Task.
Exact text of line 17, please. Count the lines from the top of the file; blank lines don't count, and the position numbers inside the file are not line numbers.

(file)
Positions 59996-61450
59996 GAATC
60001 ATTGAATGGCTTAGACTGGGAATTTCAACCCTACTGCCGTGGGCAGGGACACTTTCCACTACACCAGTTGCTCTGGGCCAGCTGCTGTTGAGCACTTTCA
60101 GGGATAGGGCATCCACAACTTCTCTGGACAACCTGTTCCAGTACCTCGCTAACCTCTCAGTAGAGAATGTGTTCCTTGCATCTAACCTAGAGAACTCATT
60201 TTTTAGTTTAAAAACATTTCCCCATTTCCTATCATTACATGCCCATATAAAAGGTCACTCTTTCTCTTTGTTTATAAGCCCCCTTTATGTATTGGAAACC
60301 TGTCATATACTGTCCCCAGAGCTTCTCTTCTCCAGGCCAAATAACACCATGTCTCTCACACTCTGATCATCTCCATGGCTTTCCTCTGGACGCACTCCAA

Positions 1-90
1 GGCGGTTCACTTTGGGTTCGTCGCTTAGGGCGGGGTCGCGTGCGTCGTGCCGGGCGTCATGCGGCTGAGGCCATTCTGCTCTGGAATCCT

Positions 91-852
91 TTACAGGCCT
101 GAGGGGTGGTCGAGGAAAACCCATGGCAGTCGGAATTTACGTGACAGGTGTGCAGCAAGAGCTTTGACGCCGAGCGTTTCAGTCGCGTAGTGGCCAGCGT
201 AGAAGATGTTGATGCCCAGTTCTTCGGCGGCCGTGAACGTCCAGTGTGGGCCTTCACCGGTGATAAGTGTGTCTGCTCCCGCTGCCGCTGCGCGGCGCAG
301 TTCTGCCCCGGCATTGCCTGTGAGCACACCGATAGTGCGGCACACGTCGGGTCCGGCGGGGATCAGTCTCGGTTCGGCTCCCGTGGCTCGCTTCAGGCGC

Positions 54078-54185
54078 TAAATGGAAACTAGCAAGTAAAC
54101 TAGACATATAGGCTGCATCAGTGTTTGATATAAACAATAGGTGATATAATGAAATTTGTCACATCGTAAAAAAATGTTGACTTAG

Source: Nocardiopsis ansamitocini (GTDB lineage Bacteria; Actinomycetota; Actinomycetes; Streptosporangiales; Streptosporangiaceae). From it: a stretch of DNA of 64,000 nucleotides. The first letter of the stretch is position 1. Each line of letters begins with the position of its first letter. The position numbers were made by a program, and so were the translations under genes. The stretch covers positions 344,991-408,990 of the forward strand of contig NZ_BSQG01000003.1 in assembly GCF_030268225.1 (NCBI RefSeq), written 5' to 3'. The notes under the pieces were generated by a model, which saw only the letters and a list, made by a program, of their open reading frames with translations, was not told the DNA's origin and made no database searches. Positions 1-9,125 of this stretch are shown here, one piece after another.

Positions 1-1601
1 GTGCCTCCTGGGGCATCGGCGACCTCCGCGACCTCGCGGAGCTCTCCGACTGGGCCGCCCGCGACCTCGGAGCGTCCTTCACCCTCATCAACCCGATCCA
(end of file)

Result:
Source: Nocardiopsis ansamitocini (GTDB lineage Bacteria; Actinomycetota; Actinomycetes; Streptosporangiales; Streptosporangiaceae). From it: a stretch of DNA of 64,000 nucleotides. The first letter of the stretch is position 1. Each line of letters begins with the position of its first letter. The position numbers were made by a program, and so were the translations under genes. The stretch covers positions 344,991-408,990 of the forward strand of contig NZ_BSQG01000003.1 in assembly GCF_030268225.1 (NCBI RefSeq), written 5' to 3'. The notes under the pieces were generated by a model, which saw only the letters and a list, made by a program, of their open reading frames with translations, was not told the DNA's origin and made no database searches. Positions 1-9,125 of this stretch are shown here, one piece after another.